10. Assemble by adding the whipped cream and the chopped fruit on top! Serve immediately after assembling (you don’t want the cream to make the meringue soggy!)

There you go! A dessert that consists of ingredients everyone has in their fridge or pantry, that is visually pleasing, that doesn’t take crazy amounts of skill to tackle, and that is above all, extraordinarily delicious.  What more could you ask for? Well, I guess I would ask for a table full of friends to share it with… :)

What about you? Have you tried pavlova before? Do you think you could make this for your buddy next door? Any tips you have for me and the next time I make this? Let me know in the comments below!


Note #2: Do you find that you dislike mangoes? Could it be that the type you originally tried was full of displeasing fibers that stuck in your teeth? I’m here to tell you that there is hope for a mango victim such as yourself. You see, there are two most common types of mangoes that you might find in your grocery store– Tommy and Kent. Tommy is the evil, fibrous kind. He’ll bother and pester you until you just leave him alone. He can only be dealt with if you pulverize him to a soup/puree. Kent on the other hand is the sweet and agreeable mango. He’s not tough, or gritty, or sinewy, or wiry, or coarse. He’s just tender all the way through. :) Try a Kent mango and maybe your mango-jaded outlook will change!

Note #3: Many people find cutting up mangoes to be difficult. I sure did when I was first faced with the task! However, observing my mom and her mango cutting/eating skills, I learned quickly how to best maneuver around the oblong pit.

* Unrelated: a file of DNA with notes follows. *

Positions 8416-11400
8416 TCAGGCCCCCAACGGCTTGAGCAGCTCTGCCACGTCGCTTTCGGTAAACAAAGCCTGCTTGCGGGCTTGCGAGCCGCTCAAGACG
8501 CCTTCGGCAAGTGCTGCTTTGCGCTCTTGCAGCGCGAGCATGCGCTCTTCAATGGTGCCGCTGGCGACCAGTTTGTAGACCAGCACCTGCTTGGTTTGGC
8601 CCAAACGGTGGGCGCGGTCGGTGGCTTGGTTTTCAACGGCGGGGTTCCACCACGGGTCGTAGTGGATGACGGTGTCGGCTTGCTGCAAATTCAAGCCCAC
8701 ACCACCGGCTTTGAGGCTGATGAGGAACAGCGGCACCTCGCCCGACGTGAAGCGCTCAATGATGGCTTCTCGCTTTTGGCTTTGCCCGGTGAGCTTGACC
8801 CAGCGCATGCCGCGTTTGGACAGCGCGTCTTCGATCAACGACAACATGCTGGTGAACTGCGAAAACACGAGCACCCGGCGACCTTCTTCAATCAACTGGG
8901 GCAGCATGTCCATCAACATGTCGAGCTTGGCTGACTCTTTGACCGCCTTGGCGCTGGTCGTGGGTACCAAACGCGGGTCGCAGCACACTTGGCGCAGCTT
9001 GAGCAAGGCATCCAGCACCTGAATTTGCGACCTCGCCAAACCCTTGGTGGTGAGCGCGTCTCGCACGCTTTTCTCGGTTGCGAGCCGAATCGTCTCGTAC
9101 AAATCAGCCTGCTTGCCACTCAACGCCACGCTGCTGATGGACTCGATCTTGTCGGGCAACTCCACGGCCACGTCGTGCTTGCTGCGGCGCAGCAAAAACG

• A mango is oddly formed! It is round, but two faces of it’s oblong shape are wider/bigger than the other two. In this picture above, the wider faces are toward us and behind the mango, while the smaller/narrower faces are on the top and the bottom of the picture.
  • The goal is to cut the mango flesh off the long seed, so leave the skin on and basically cut off the two wide faces of the mango with your knife.
  • Take the two wide faces that are now separate from the pit, and score them with inch-wide squares. Run your knife along the skin to separate the squares. You’ll get perfect little mango cubes!
  • The flesh on the two narrow faces of the mango still contain a lot of fruit! Feel for the pit with your knife and cut those sides off too. Score them as much as you can, and cut off the squares, just as you did with the wider faces.
  • Now make like me and munch on the remaining mango flesh that surrounds the naked pit. :) Mmm now I’m craving some, and badly!

Labor Day/Week Wonderfulness

8 Sep

Friends, readers, it’s been quite a while since my last post on homemade vanilla marshmallows! I’ve got to tell you, since then, I’ve seen so many wonderful marshmallow ideas, from layered neapolitan, to espresso, to mint! Not only that, but I’ve been accumulating recipe ideas to share with you all. But until then, I think I should provide an explanation for why I’ve haven’t been posting…

I’ve been studying for a “fake” O-Chem test, driving up to LA to visit my friends for the labor day weekend, and then driving back up to the Bay with my boyfriend to visit college friends and take care of some last few odds and ends. But guess what I’ve tasted since then!?

– Burgers at Eureka!,
– A seasoned beef plate at a very fast and convenient Zankou Chicken (tabouleh is my ultimate favorite! And why don’t we have these where I live?!)
– Hibiscus Mojito and Prickly Pear Caipirinha at Zengo,
– The most delicious grilled cheese and tomato bisque at Yardhouse (I HAVE to learn how to make this soup!)
– Steak and blue cheese salad at Firehouse Grill,
– Scrumptious (and free!) chocolate tastings at TCHO Chocolate Factory.
– Korean BBQ sandwich, basil limeade and cinnamon sweet tea at Naked Lunch, YUM!
– House chips and dip along with a South Side Cocktail and a sip of tha bf’s Sazerac at Comstock Saloon (we were recommended this place, and with good reason!),
– Pies at Una Pizza Napoletana (pure, unadulterated goodness!)
– One of my favorite flavors ever (Secret Breakfast) at Humphry Slocombe ice cream

Guys, I am so excited because I was inspired to devise a recipe based on one of these things that I’ve tasted over the past week! You’ll have to wait to see how it’s created, but I guarantee it will make you smile!

Until I return home,